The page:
The Coastal Resilience for Greater Baltimore project team has identified five fundamental strategies for using green infrastructure to enhance community and regional resilience to coastal storms and climate change:
- Natural Resource Protection: Preserve lands with valuable and vulnerable resources providing hazard mitigation and other co-benefits, including floodplains, wetlands, forest, stream systems, steep slopes, hydric and highly erodible soils, and important habitat areas.
- Urban Forest Enhancement and Restoration: Maintain, enhance, and restore tree canopy in urban and suburban communities to reduce stormwater runoff, ameliorate the urban heat island effect, and improve air quality.
- Multi-Benefit Green Stormwater Infrastructure: Retrofit developed areas to reduce impervious surface and incorporate best management practices such as bioretention areas, green streets, and green roofs in order to reduce vulnerability to flooding.
- Critical Infrastructure Protection: Use green infrastructure to reduce extreme weather risks to critical infrastructure, including key transportation corridors, power production and transmission facilities, hospitals, and emergency management centers.
- Coastal Defense: Preserve/restore natural habitat and introduce nature-based practices (e.g., living shorelines) to protect against coastal flooding, storm surge, and sea level rise.
About the Authors
David Morley, AICP
David Morley, AICP, is a Research Program and QA Manager with the American Planning Association in Chicago, where he manages and contributes to sponsored research projects; manages the development of the Research KnowledgeBase; provides customized research assistance through the Inquiry Answer Service; develops, organizes, and participates in educational sessions and workshops; and writes for APA publications. Mr. Morley also co-edits Zoning Practice, a monthly publication to inform planners about smarter land-use practice, and PAS QuickNotes, a series of briefing papers that explain planning basics for public officials and engaged citizens.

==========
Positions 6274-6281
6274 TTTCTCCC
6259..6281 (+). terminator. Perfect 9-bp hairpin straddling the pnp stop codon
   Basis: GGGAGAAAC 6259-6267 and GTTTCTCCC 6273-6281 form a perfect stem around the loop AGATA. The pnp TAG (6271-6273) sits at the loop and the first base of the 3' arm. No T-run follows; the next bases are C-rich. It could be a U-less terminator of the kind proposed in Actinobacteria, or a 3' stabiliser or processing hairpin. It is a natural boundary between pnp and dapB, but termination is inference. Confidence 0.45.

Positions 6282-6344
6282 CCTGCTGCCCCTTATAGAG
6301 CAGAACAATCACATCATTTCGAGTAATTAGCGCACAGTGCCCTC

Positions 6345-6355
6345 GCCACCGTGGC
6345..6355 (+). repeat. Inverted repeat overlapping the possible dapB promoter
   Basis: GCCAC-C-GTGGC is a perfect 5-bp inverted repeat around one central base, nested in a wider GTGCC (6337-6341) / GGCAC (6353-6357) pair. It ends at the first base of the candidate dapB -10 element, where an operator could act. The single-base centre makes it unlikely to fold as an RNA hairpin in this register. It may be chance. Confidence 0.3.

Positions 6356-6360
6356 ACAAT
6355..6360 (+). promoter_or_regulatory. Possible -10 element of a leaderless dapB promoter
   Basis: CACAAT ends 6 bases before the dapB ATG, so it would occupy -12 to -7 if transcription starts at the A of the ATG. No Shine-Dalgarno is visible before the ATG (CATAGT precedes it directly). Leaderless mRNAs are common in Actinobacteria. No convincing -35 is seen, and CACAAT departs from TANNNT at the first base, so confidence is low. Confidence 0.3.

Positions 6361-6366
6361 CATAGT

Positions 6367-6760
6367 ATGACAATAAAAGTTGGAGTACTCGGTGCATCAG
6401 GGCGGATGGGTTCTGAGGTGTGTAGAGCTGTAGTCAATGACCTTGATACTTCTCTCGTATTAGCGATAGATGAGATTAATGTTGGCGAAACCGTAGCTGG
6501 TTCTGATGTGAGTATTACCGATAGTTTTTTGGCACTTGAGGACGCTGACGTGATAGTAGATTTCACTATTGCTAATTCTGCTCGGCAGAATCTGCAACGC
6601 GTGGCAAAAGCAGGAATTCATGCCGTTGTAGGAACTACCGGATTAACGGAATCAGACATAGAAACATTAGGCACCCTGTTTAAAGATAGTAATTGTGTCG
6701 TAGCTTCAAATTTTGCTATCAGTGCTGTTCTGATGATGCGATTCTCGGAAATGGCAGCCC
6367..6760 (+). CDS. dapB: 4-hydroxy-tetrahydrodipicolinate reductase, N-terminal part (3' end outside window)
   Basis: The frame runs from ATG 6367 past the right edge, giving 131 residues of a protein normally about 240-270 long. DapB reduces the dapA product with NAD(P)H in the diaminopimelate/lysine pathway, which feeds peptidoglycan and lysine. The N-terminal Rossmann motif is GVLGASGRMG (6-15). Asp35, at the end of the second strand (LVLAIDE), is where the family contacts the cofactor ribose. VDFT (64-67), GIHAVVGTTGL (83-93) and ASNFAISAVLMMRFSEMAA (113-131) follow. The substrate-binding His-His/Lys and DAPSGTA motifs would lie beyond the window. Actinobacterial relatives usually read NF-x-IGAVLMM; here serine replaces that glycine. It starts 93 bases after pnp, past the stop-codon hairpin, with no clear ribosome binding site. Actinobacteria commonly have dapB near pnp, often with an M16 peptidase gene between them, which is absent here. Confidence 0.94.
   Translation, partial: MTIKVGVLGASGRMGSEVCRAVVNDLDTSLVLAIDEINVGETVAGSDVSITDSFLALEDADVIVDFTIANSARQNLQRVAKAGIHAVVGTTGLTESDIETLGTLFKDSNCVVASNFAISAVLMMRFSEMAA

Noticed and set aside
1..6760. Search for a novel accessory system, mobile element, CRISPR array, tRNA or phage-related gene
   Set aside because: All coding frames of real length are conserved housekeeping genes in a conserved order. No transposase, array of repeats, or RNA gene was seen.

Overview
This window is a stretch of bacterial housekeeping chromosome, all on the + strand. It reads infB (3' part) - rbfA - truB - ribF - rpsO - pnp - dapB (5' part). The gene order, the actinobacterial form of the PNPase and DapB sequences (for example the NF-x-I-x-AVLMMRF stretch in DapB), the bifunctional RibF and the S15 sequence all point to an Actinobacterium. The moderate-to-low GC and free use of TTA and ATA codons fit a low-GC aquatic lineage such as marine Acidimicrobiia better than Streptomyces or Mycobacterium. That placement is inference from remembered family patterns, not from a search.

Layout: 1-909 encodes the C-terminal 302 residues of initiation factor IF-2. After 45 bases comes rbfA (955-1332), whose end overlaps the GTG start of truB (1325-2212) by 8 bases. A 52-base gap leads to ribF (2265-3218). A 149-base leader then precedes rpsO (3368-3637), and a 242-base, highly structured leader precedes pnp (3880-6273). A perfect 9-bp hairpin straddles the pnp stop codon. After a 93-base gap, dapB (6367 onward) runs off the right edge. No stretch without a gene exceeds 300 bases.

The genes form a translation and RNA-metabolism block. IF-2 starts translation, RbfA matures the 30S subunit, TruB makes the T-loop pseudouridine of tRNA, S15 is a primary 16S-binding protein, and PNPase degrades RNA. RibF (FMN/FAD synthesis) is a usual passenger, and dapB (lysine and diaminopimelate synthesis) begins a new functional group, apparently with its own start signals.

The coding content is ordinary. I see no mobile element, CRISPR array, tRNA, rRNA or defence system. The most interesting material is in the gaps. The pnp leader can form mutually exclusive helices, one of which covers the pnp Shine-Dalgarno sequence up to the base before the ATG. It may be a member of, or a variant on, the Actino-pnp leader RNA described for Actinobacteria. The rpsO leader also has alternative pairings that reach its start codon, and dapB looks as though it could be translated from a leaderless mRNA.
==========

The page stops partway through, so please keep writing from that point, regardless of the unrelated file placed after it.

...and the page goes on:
Anna Read, AICP
Anna Read is a co-author of the forthcoming PAS report, “Planning the Wildland-Urban Interface.' She previously worked as a Senior Program Development and Research Associate in the American Planning Association’s Washington, D.C. office, where she conducted applied research within APA's National Centers for Planning. Prior to joining APA, she worked on regional broadband planning efforts for the state of Missouri and as a project manager for the International City/County Management Association's Center for Sustainable Communities. She has a Master's degree in City and Regional Planning from Cornell University.